My workflow for capturing, storing, and sharing information from a personal knowledge base.
A common trend that I have found over the past few years while working alongside academics is that there is no easy way to capture, store, and share information relevant to projects or research - this being most bitter of ironies as science is built on collaboration.
Over the past couple years, I have developed a method of capturing information, storing it alongside notes or annotations, and having it be shareable to others. Outlined below is my method for building your own knowledge base workflow.
Knowledge Base Criteria
I operate under the assumption that I may wake up one morning and that software or app is not supported anymore
My personal criteria for a good knowledge base is that it must:
Cost as little as possible - whether you are a student or a professional, it is always great to save money where possible
Be platform independent - whether you are on OSX, Linux, Android, Windows, or iOS, you can access the materials across all these different platforms easily
Has some redundancy and back-ups - NOTHING is worse than having your computer, tablet, or phone die, break, or get stolen; having safety measures to provide back-ups is a must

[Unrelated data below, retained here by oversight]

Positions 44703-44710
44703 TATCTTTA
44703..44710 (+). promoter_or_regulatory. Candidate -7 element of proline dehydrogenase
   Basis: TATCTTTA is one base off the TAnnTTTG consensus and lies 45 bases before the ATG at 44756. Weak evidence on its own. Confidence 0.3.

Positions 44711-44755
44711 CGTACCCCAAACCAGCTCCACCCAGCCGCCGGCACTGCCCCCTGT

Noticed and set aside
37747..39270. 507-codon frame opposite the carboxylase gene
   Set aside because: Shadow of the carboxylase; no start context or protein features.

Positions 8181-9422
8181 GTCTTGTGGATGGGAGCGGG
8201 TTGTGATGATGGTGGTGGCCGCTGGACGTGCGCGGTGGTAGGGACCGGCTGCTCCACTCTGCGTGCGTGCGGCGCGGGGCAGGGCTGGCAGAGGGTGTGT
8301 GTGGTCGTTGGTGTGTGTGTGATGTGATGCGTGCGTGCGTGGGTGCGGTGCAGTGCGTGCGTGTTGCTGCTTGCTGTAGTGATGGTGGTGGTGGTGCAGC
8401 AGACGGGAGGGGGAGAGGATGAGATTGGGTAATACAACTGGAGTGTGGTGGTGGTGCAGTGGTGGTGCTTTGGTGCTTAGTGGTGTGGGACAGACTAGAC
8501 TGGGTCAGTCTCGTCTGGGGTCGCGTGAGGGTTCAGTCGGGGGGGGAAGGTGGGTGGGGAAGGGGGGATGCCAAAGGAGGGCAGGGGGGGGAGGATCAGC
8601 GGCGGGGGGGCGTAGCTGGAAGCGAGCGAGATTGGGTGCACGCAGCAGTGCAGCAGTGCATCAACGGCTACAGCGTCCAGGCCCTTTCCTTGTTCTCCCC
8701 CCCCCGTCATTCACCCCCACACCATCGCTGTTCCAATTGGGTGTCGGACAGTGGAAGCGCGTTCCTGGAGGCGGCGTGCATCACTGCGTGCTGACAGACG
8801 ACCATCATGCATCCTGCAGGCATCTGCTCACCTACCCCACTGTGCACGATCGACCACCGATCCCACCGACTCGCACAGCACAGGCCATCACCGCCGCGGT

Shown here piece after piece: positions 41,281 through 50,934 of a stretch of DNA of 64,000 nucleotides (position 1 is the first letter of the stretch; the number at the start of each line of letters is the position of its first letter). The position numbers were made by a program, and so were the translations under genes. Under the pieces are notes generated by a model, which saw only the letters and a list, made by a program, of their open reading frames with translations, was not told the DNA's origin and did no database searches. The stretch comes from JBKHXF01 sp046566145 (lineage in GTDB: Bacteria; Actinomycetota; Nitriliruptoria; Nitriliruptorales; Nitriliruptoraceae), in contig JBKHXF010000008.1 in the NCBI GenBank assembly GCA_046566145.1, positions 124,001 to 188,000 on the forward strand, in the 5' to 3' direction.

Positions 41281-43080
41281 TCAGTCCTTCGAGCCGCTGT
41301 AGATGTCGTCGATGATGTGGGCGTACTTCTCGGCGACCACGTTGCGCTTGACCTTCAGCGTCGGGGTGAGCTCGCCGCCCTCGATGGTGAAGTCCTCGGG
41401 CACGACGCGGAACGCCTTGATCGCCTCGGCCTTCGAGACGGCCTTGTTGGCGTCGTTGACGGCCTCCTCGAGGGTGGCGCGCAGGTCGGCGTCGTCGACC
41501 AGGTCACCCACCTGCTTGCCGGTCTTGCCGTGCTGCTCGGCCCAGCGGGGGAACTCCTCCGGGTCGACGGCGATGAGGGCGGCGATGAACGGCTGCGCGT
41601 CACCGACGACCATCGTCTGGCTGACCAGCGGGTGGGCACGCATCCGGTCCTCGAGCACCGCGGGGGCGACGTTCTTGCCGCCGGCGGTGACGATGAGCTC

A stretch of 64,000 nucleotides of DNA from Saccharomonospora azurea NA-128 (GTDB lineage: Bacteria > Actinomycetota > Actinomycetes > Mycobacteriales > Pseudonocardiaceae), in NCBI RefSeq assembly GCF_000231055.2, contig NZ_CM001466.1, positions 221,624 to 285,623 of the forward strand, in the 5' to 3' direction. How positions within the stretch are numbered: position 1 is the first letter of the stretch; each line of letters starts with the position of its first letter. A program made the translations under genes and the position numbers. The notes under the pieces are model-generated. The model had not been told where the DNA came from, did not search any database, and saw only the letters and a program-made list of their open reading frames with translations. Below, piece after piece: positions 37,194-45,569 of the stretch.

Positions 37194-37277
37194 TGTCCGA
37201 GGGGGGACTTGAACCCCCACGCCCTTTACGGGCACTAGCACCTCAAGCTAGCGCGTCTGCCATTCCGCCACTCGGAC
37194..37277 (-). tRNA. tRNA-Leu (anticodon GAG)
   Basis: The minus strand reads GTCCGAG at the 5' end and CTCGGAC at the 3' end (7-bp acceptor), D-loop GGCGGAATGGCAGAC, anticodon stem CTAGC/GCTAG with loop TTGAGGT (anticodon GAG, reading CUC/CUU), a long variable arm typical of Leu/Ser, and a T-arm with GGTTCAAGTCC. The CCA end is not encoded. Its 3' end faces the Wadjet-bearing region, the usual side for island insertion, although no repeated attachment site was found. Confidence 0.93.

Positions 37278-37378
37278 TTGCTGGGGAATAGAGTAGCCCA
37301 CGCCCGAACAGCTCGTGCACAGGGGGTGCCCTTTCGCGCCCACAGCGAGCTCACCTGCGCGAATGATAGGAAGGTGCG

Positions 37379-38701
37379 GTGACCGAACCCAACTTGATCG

Allows for flexibility and creative solutions - I never want to be tied down to any particular ecosystem because I operate under the assumption that I may wake up one morning and that software or app is not supported anymore
Does it get the job done, easily? - one can come up with a great solution, but if it takes you 30 minutes to process a paper into your workflow, that is not going to cut it
If you want to copy my workflow, go through each section individually starting with the first one - Cloud Storage. Otherwise, my system is broken into three different parts as follows - feel free to click on each category to jump ahead:
Cloud Storage - the cloud is here to save the day!
Reference Mangement - organizing all those pdfs, papers, and articles
Reading & Note Taking - I always take notes on things I read - can’t live without it!
With that said, narrowing down a specific cloud service can be tricky. However, for me, I ended up choosing Google Drive: it has a huge amount of storage that one can use for free - 15GB! - and integrates into my established work flow pretty well.
My biggest piece of advice is to look at what both supports you now and that you can see supporting you in the future. I personally do not see filling up the 15GB soon and I know that I will not be storing exremely sensitive information on the service.